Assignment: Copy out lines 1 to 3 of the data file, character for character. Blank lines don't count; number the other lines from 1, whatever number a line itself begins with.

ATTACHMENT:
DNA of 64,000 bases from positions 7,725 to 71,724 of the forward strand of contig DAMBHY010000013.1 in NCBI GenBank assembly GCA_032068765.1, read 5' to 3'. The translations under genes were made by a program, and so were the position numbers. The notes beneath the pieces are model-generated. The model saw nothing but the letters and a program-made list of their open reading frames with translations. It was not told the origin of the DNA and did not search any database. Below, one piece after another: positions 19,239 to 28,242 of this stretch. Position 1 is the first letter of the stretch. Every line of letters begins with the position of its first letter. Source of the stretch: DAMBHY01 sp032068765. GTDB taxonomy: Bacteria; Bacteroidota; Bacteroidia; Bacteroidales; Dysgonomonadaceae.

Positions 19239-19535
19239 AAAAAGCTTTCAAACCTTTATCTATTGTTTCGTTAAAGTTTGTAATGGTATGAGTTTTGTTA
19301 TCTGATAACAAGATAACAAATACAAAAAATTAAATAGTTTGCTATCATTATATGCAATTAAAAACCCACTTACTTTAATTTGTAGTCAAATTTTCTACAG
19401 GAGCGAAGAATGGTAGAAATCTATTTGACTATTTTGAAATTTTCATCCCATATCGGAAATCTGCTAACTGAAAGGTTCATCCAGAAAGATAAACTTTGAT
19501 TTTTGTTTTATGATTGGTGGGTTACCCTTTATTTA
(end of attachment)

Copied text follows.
DNA of 64,000 bases from positions 7,725 to 71,724 of the forward strand of contig DAMBHY010000013.1 in NCBI GenBank assembly GCA_032068765.1, read 5' to 3'. The translations under genes were made by a program, and so were the position numbers. The notes beneath the pieces are model-generated. The model saw nothing but the letters and a program-made list of their open reading frames with translations. It was not told the origin of the DNA and did not search any database. Below, one piece after another: positions 19,239 to 28,242 of this stretch. Position 1 is the first letter of the stretch. Every line of letters begins with the position of its first letter. Source of the stretch: DAMBHY01 sp032068765. GTDB taxonomy: Bacteria; Bacteroidota; Bacteroidia; Bacteroidales; Dysgonomonadaceae.

Positions 19239-19535
19239 AAAAAGCTTTCAAACCTTTATCTATTGTTTCGTTAAAGTTTGTAATGGTATGAGTTTTGTTA